This is an extraordinary chapel - a former convent chapel - which is both sumptuous in design, and an extraordinary statement about women and their religious role.
All the attendant saints depicted at Christ's crucifixion are women. So too are most of the saints celebrated in the stained glass. And this was back in the 1860s!
This is All Saints Chapel on the south side of Margaret Street, near Oxford Street, and just opposite the imposingly high church All Saints church. The chapel and convent were the home of an Anglican order of women religious, the All Saints Sisters of the Poor.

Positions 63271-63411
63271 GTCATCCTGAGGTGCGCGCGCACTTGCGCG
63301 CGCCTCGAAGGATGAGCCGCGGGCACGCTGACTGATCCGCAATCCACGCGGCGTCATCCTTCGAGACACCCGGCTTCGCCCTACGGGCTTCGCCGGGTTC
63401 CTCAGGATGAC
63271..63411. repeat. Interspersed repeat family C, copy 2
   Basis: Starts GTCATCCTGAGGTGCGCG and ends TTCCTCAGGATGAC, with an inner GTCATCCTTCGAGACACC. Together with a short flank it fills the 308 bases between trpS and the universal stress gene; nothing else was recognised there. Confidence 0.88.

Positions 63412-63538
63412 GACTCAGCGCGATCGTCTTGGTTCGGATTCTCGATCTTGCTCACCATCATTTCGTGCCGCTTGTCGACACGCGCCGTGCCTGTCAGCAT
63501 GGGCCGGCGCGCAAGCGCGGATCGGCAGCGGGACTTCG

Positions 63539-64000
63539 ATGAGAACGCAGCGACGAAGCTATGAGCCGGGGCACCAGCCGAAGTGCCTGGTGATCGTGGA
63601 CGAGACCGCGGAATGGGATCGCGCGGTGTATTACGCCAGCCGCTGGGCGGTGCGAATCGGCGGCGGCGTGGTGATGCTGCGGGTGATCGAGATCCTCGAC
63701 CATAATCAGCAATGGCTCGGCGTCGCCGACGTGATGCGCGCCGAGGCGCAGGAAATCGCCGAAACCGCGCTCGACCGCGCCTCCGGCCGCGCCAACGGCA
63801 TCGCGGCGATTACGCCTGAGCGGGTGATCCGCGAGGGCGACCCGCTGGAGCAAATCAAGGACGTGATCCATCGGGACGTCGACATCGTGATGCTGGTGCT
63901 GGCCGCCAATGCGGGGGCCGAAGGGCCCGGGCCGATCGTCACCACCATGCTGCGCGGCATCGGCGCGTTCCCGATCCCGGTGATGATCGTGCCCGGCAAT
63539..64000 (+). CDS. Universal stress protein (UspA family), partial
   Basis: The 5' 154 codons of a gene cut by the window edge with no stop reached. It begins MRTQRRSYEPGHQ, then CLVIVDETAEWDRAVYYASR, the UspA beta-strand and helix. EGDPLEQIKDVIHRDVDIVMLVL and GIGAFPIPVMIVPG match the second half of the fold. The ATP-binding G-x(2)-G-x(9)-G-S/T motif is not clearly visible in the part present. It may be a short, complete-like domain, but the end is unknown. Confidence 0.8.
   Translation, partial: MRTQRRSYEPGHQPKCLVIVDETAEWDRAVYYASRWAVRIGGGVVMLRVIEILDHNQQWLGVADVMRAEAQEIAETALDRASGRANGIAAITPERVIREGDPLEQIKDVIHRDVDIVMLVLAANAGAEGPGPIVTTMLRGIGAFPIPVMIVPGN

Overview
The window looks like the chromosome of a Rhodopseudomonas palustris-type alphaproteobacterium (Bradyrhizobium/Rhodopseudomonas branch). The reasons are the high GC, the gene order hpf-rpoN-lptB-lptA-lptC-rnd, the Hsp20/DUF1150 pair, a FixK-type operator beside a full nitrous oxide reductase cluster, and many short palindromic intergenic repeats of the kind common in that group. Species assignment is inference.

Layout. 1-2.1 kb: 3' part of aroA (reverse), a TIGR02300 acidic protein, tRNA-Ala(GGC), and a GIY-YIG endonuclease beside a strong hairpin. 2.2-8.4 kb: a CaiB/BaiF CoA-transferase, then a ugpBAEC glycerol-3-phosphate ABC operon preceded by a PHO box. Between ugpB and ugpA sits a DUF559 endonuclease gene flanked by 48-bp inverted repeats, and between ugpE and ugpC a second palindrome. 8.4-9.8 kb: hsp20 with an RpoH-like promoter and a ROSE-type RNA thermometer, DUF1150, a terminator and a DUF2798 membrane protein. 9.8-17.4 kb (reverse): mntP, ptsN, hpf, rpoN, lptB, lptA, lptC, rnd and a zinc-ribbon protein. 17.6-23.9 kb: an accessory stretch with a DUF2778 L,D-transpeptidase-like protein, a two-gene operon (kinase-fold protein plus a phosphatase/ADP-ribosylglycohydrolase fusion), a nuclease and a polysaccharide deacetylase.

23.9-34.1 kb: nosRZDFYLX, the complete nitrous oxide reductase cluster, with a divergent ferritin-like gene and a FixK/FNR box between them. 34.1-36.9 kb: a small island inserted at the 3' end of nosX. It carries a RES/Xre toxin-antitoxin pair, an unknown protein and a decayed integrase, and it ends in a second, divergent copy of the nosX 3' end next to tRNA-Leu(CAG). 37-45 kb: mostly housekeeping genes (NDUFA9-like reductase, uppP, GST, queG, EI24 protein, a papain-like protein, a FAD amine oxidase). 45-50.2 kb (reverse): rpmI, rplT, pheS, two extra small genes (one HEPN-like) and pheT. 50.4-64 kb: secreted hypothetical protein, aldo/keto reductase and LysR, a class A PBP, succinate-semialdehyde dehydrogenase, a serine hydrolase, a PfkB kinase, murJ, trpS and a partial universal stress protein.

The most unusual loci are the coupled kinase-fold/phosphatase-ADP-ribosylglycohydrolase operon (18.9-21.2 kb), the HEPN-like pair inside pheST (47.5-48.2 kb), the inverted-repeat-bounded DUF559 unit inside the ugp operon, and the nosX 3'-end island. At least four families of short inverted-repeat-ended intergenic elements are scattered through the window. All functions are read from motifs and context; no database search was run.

I knew nothing of this chapel, but discovered it because the chapel is currently hosting an exhibition of works by Louise Bourgeois and others: the altar piece, so to speak, is hers, 'Brother and Sister'; so too is the soap stone style sculpture, 'Woman with a Secret'.
But it's the chapel itself which is the star.
The wall painting of the crucifixion was the work of John Richard Clayton.
Just as exceptional is the stained glass. Take a look:
Quite a congregation - is that the collective noun? - of women saints!
And other details of the church are wonderful too.
The sisters left some time back. Much of the building is now, apparently, serviced apartments; the chapel is used occasionally, as now, as a public exhibition space.
It's amazing what you can find behind a very ordinary looking door in central London!
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